Room for dessert? Not a chance. Order it anyway? Of course. At the risk of beginning to sound repetitive, the La Lanterna tiramisu was also on award-winning levels. I don’t even like tiramisu – seriously. And no, I don’t know either why I spontaneously decided to order so many things out of my comfort zone.

Screen Shot 2015-09-25 at 19.25.12
Leaving the restaurant afterwards. feeling a few pounds lighter (numerically) and a few pounds heavier (biologically), I waddled out with the happy lull that only comes after a heavenly feed.

Go now. it’s worth every penne (been saving that for last).

Journey to King’s Landing

Ah Dubrovnik. Boasting the towering walls of the Old Town, charming orange rooftops and idyllic islands. Not forgetting it’s the home of Thrones (that’s Game of Thrones to you and me).  But of course I didn’t fly thousands of miles just to fangirl over HBO’s most iconic filming locations (that was only 80% of the reason). I got my travel pants on to sink myself into Croatia’s unparalleled beauty, deep history and illustrious culture. I knew from the very first sight of the most perfect melange of blues I’ve even seen that the this trip was going to be a winner.


An easily navigable city, resist the temptation to flag a cab on your explorations and take things at your own pace as you explore Dubrovnik on foot. Make the most of sauntering through postcard perfect scenes and appreciate the views that you sure as hell aren’t going to be able to ogle at out the office window once you return home.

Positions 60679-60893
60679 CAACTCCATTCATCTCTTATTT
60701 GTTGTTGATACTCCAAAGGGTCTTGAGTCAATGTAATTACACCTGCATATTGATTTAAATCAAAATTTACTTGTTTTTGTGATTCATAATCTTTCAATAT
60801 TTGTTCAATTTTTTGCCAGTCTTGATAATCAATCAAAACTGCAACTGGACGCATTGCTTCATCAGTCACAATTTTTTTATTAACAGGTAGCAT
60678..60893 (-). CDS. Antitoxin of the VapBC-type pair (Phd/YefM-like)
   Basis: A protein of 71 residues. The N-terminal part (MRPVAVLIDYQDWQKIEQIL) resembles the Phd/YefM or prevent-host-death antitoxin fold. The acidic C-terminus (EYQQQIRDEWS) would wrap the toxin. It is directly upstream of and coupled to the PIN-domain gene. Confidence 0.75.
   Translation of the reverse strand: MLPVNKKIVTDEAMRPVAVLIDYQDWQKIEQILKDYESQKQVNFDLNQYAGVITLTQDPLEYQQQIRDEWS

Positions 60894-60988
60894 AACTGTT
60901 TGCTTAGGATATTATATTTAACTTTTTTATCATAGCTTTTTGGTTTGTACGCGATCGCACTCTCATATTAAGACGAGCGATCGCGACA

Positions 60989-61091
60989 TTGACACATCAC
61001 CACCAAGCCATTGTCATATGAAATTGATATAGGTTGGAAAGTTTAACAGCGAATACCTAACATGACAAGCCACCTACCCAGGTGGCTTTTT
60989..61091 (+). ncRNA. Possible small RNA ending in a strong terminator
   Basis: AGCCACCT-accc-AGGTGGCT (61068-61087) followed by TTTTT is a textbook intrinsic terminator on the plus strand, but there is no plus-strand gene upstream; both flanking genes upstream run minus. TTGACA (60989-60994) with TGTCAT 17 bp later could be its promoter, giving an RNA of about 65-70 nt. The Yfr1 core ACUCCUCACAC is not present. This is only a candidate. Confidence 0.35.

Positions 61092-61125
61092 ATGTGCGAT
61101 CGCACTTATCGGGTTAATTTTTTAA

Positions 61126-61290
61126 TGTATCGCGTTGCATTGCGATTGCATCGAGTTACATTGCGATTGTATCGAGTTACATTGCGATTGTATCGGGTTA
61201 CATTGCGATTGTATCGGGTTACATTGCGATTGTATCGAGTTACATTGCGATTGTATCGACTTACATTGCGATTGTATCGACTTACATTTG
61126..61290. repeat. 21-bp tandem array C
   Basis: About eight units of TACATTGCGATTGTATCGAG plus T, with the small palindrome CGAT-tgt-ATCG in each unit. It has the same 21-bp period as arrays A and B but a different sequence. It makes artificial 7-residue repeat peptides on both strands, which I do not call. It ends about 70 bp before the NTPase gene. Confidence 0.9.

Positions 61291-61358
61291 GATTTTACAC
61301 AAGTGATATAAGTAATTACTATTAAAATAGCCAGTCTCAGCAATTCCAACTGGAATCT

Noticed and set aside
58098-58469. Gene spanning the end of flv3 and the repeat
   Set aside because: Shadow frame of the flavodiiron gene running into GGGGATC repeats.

Some of the excusrions around the city can be pretty pricey – Game of Thrones tours, taking the cable car – but if you’re only going to pay for one thing when visiting, PLEASE make sure it’s climbing the wall. A 2km walk in total (after climbing a feckload of steps to get up there in the first place), it takes around 40 mins to explore at a leisurely pace, where you’ll be sure to stop to ‘ohh’ and ‘ahhh’ about every three seconds as you see the exact same view from a slightly different angle. Seriously though, it’s out-of-this-world  on the scale of amazing. So much so, that you’ll be scrambling for your phone desperately trying to capture every millisecond. Resist the temptation however and, you know, actually experience it with your very own eyeballs by puting the screen away. I know – so archiac. It truly is a #nofilter location.

Now THAT’S what you call a wall.


And for all your Thrones fans desperate to explore the home of King’s Landing, it really isn’t essental to go on one of the (expensive) walking tours. By simply climbing the wall, visiting the neighbouring islands, and exploring the Old Town, you’ll conquer your quest without the need of your own Ser Jorah (or tour guide) and you’ll feel twice as rewarded every time you stumble upon that scene from that episode with that guy and that death scene. Am I right?


Continue on your epic voyage by moseying on down to those friendly islands just across the way. Costing merely a couple of bob from the port of the Old Town, you can jump on a boat to the island of Lokrum, which is only 15 mins away! Featuring the ruins of a Benedictine monastery, botanic gardens, unspoilt beaches and, oddly enough, hundreds of peacocks, the island is pristine and peaceful. You can even swim in the Dead Sea. It’s also the setting of yet more GoT moments; it doubled for scenes in the oppulent city of Quarth. Honestly though, it’s pretty much just run by peacocks.